The tools will not only allow broadband customers to test their Internet connections, but also allow security and other researchers to work on ways to improve the Internet.It's clear that the press and blogosphere are going nuts about the latter half. Specifically, the affect this will have on Net Neutrality, and shady practices of certain telcos. As powerful as this will be in the long run, I want to focus on the other half of the description. The tools to "allow broadband customers to test their Internet connections." I promise this isn't as geeky as it sounds, and it applies directly to helping helping your online business save time and money.
Imagine one of your customers sitting at home ready to use your service. She opens up her web browser, types in your URL, and presses Enter. The browser starts to load the page, the status bar shows "Connecting to yoursite.com...", then "Wating for yoursite.com...". It sits like this for about 15 seconds with a blank page the entire time. She starts to get annoyed. Just to see what happens, she presses refresh and starts the process over. Again, a blank screen, the browser sitting there waiting for your site to begin loading. She then checks that her Internet connection is working by visiting google.com, which loads fine. At this point, if you are lucky, she decides to call your support department up or shoot an email over asking whether there's something wrong. If you are unlucky, she asks around on Twitter, or blogs about it, or just gives up with the new thought in the back of her mind that this service is just plain unreliable. Now, imagine that this scenario took place while your site was perfectly healthy, with no actual downtime anywhere.
Your site is up, but your customer thinks your service is down. The problem lies somewhere along the way between the clients browser and your companies firewalls. The Tubes are clogged just for this specific customer, but how is she supposed to know?
There are a few levels to this problem (followed by the solution):
Level 1: The affect this has on your customer(s)
Online users are still more then likely to give you a few chances before they draw a conclusion, however every incident like this adds to the incorrect negative impression. Especially if this problem manifests itself as a performance issue, slowing or interrupting your customers connections, versus simply keeping them from connecting at all. Your user begins to dread using your service, and look for alternatives every chance they get.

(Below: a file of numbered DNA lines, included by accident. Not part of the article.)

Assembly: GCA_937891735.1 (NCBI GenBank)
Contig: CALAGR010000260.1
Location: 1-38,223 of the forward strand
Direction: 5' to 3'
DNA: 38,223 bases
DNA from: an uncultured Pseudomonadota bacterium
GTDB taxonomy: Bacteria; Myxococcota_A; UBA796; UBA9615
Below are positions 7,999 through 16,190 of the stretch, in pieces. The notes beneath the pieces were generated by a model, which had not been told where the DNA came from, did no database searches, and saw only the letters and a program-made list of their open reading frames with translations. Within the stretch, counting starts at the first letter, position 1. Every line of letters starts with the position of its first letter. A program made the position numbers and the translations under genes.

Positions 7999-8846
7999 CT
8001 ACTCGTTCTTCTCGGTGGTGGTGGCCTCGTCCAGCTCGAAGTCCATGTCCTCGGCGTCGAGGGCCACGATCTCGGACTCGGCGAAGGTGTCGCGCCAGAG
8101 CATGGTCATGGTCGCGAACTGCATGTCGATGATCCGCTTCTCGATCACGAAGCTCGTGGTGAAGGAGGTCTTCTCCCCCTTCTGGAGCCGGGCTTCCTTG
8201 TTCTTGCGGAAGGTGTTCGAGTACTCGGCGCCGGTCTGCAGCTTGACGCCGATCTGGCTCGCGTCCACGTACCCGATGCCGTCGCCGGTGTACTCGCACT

Level 2: The dollar cost to your business
How many calls do you get to your support department from customers claiming they cannot connect to your site, or that your service is broken, or that it's really slow for them? How often does the problem end up being on their end, or completely unreproducible? It may be a relief for your support people, and it may be something your company is happy with, as it confirms that your site is working just fine. Unfortunately, each of these calls costs you money and time. Worse yet, these types of calls generally take the longest to diagnose, as they are vague and require long periods of debugging to get to the root cause. I haven't even mentioned the lost revenue from the missed traffic (if that affects your revenue).
Level 3: The "perception" cost to your business
As described in Level 1, any perceived downtime is just as real as actual downtime in the eyes of your customers. Word of mouth is powerful, especially with todays social media tools, in spreading negative news unfounded as it may be. The more you can do to keep the invalid negative perception from forming, the better.
Level 4: The unknown cost
How often does this happens to your customers? No one has any idea. I said earlier you're "lucky" if your customer decides to pick up the phone and call you about the perceived downtime. More often then not, your customer will simply give up. At worst, they give up with your service entirely. How can you capture this type of information, and help your customers at the same time?
Provide a tool that your customers and your support department can use to quickly diagnose where the problem lies. The simplest of these would be to offer a public health dashboard. The more powerful route is to offer tools like these:
Network Diagnostic Tool - provides a sophisticated speed and diagnostic test. An NDT test reports more than just the upload and download speeds--it also attempts to determine what, if any, problems limited these speeds, differentiating between computer configuration and network infrastructure problems.And what do you know? These are two of the tool that have launched on The Measurement Lab!
Network Path and Application Diagnosis - diagnoses some of the common problems affecting the last network mile and end-users' systems. These are the most common causes of all performance problems on wide area network paths.
Clearly these are still very raw, and not for the every day user. But I see tools like these becoming extremely important for online businesses, both in reducing costs, and in controlling perception. I see this becoming a part of the public health dashboard (which I hope you're hosting separate from your primary site!), allowing users to diagnose problems they are seeing that not reflected in the Internet at large.
I'm going to be watching the development of these tools very closely over the next few months. Most interesting will be noting which other companies support the reasearch, and end up using these tools. Will the focus stay on the Net Neutrality and BitTorrent, or will companies realize the potential of these other tools? We'll find out soon enough!